Skip to main content

NBFCs Back in Business of Hiring

Non-banking finance companies (NBFCs) are beginning to add crucial jobs across various functions, indicating that stability has returned to a key sector that was unsettled last autumn by a liquidity squeeze and subsequent increases in capital costs. NBFCs could hire about 15,000 people in FY20, an estimate by recruitment firm TeamLease showed. Among those adding jobs are Mahindra Finance, Shriram Transport Finance, Piramal Capital, Aditya Birla Finance, IIFL, Magma FinCorp, and Ugro Capital.
These companies have already begun recruitments, and the Jan-March quarter alone could account for half the expansion in FY19, which ends in 10 days. According to TeamLease, NBFCs have hired around 10,000 employees in FY19. Sector Overcomes IL&FS Setback
“The (NBFC) sector is poised for the next level of growth in next few years and well-run NBFCs would benefit the most (from this expansion),” said Ramesh Iyer, managing director at Mahindra Finance. “We are also expanding and diversifying into new products, such as shortterm consumer durable credit and education loans.” Mahindra’s non-banking unit has 30 lakh customers. In FY20, the company might appoint about 1,000 people as it adds 75-100 branches.“The situation was challenging, but there is opportunity in every challenge,” said Rakesh Singh, CEO, Aditya Birla Finance. “As far as we are concerned,…our robust asset-liability and NPA management meant we were less affected by these challenges.”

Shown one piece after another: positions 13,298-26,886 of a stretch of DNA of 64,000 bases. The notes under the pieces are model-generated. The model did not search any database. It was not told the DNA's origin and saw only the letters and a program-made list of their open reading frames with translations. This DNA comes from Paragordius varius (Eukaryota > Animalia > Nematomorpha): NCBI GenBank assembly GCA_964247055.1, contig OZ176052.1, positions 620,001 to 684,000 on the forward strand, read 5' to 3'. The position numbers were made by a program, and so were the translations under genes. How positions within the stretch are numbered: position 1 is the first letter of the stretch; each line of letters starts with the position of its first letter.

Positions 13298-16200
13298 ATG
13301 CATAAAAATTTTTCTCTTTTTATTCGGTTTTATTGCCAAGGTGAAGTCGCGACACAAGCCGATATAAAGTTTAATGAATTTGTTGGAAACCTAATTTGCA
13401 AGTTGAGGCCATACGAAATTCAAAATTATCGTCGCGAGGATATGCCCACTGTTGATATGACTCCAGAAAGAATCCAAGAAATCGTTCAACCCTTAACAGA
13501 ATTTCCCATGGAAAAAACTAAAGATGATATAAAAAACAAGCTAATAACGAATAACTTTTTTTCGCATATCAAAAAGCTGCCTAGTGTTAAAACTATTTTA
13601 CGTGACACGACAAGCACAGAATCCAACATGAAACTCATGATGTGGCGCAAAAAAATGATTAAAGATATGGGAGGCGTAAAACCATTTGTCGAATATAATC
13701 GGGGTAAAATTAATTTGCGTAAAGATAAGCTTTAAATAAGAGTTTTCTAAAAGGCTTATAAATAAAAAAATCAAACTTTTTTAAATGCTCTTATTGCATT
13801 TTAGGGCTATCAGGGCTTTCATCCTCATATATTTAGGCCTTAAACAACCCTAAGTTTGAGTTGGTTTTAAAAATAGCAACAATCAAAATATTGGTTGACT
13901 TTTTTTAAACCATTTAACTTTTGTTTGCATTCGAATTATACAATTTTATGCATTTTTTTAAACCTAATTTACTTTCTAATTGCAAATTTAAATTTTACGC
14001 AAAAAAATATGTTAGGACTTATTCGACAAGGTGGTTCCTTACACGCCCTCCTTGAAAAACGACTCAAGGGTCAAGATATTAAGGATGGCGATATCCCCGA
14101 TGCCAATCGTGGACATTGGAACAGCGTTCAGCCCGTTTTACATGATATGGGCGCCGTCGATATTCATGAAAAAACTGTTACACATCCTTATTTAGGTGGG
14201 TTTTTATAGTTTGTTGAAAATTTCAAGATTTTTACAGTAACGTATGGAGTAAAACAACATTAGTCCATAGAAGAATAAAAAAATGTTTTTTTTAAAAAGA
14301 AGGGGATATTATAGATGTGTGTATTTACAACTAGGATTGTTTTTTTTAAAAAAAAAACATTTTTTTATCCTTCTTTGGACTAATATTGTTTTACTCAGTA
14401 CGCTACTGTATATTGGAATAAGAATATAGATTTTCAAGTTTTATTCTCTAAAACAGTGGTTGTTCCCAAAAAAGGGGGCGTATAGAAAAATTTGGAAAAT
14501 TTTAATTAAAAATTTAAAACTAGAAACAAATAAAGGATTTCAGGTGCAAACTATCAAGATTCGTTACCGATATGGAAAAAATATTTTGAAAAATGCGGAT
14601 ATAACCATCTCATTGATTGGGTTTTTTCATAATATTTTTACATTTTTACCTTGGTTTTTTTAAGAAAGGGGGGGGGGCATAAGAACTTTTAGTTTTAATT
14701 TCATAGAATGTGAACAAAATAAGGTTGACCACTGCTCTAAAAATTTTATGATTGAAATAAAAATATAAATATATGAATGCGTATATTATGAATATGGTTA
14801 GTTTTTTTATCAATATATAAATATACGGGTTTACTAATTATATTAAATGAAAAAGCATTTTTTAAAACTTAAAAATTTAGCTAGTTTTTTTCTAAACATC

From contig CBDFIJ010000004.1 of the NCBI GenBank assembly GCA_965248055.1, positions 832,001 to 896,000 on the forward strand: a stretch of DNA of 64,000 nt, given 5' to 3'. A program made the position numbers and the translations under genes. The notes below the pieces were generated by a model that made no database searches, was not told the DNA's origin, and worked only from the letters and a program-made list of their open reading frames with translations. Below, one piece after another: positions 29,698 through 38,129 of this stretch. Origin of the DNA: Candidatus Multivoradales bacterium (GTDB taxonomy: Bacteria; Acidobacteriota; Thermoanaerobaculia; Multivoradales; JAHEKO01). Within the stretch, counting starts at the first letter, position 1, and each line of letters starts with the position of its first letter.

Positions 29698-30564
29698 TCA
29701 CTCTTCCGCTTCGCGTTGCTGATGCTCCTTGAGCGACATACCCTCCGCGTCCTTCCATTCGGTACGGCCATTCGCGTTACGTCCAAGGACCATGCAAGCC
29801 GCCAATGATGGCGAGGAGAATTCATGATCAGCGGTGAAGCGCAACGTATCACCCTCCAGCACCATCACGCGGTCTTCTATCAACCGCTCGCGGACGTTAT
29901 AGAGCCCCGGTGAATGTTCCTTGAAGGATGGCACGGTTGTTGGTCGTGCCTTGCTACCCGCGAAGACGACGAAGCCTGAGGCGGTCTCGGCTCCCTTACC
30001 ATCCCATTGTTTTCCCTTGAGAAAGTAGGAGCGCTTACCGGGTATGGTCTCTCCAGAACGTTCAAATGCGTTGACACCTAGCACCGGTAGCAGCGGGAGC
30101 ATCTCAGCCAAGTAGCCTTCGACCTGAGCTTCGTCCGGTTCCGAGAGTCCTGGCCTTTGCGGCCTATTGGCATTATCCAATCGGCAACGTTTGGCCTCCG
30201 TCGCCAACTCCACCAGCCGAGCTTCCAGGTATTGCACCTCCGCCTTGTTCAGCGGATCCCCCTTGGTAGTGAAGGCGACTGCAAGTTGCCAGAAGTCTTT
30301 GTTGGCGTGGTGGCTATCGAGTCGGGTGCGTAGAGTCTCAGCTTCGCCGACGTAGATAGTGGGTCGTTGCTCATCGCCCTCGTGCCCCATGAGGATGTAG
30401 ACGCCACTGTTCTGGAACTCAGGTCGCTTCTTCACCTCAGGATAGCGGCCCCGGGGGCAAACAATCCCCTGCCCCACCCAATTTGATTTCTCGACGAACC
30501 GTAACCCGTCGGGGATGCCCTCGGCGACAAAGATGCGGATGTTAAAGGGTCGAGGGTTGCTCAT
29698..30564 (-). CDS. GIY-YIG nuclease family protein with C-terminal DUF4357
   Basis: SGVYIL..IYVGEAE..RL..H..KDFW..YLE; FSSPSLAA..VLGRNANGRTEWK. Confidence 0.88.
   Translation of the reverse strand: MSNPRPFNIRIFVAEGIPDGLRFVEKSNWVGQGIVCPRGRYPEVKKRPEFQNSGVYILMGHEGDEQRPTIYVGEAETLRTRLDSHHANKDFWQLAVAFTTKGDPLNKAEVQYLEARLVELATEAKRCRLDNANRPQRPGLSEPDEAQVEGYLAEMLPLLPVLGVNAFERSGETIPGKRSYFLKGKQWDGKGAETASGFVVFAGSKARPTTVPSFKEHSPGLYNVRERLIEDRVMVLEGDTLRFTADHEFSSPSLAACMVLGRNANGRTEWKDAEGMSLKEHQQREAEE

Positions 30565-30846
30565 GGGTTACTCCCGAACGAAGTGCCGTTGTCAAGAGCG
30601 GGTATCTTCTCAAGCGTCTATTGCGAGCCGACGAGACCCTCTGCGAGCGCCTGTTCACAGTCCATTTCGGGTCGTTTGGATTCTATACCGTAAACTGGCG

These new jobs are across functions that include sales, collections and credit assessment, underscoring that financing has returned to a sector that faced a liquidity lockdown in the aftermath of the IL&FS payment defaults. Underwriters (who assess borrowers’ repayment ability) and risk management professionals are in demand. “Hiring will gain momentum next financial year, with 40-50% rise in employee counts,” said Sabyasachi Chakraverty, head — banking & finance, Team-Lease Services. Separately, housing finance companies are switching increasingly to retail lending, while other NBFCs are adding manpower to functions that oversee advances to infrastructure and logistics.
“We are expanding in Tier-3 cities and even smaller locations, focusing on meeting the financial needs of the under-served,” said Sumit Bali, CEO, IIFL Finance. “In the next six-nine months, we would be adding more than 3,000 employees to our workforce.” New digital finance models such as peer-to-peer (P2P) lending and fintech are leading to roles in functions such as data science and product development. “Most of the other large NBFCs have gone slow on their mortgage lending business: We leveraged this opportunity in our retail operations and housing finance business,” Piramal Capital & Housing Finance said in an email response. “We will continue to recruit… as we expand our housing finance presence in Nagpur, Vadodara, Surat, Indore and Jaipur, along with a few branches in Mumbai as well.”
Piramal Capital’s employee strength has increased to more than 1,200 from 600 in FY18. Similarly, Shriram Transport Finance would recruit 2,000 people in FY20, aiming to expand about 18%. “The growth rate would be slower in the first two quarters but would pick up strongly during the last two,” said Umesh Revankar, managing director, Shriram Transport Finance.